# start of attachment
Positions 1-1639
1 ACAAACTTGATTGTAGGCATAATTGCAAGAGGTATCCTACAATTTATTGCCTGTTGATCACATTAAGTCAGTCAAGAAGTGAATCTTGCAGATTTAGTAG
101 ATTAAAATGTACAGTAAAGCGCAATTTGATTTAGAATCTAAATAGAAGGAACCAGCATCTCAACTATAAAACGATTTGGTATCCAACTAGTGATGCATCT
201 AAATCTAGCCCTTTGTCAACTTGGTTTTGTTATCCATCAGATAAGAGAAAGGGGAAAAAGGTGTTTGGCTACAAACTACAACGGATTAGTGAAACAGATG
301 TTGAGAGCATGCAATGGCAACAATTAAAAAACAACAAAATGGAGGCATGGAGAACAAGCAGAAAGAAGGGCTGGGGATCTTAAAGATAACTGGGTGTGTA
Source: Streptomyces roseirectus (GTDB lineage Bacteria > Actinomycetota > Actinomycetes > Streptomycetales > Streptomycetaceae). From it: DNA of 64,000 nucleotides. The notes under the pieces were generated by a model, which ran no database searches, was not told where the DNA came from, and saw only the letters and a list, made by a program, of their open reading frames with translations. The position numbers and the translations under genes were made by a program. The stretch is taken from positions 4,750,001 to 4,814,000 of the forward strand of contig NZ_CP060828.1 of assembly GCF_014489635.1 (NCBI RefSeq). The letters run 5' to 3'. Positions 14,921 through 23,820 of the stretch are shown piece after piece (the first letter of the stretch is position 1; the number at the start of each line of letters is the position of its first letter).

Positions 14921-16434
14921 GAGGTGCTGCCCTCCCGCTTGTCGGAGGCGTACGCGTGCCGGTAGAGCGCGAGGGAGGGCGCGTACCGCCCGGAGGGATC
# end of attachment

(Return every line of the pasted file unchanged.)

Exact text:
Positions 1-1639
1 ACAAACTTGATTGTAGGCATAATTGCAAGAGGTATCCTACAATTTATTGCCTGTTGATCACATTAAGTCAGTCAAGAAGTGAATCTTGCAGATTTAGTAG
101 ATTAAAATGTACAGTAAAGCGCAATTTGATTTAGAATCTAAATAGAAGGAACCAGCATCTCAACTATAAAACGATTTGGTATCCAACTAGTGATGCATCT
201 AAATCTAGCCCTTTGTCAACTTGGTTTTGTTATCCATCAGATAAGAGAAAGGGGAAAAAGGTGTTTGGCTACAAACTACAACGGATTAGTGAAACAGATG
301 TTGAGAGCATGCAATGGCAACAATTAAAAAACAACAAAATGGAGGCATGGAGAACAAGCAGAAAGAAGGGCTGGGGATCTTAAAGATAACTGGGTGTGTA
Source: Streptomyces roseirectus (GTDB lineage Bacteria > Actinomycetota > Actinomycetes > Streptomycetales > Streptomycetaceae). From it: DNA of 64,000 nucleotides. The notes under the pieces were generated by a model, which ran no database searches, was not told where the DNA came from, and saw only the letters and a list, made by a program, of their open reading frames with translations. The position numbers and the translations under genes were made by a program. The stretch is taken from positions 4,750,001 to 4,814,000 of the forward strand of contig NZ_CP060828.1 of assembly GCF_014489635.1 (NCBI RefSeq). The letters run 5' to 3'. Positions 14,921 through 23,820 of the stretch are shown piece after piece (the first letter of the stretch is position 1; the number at the start of each line of letters is the position of its first letter).

Positions 14921-16434
14921 GAGGTGCTGCCCTCCCGCTTGTCGGAGGCGTACGCGTGCCGGTAGAGCGCGAGGGAGGGCGCGTACCGCCCGGAGGGATC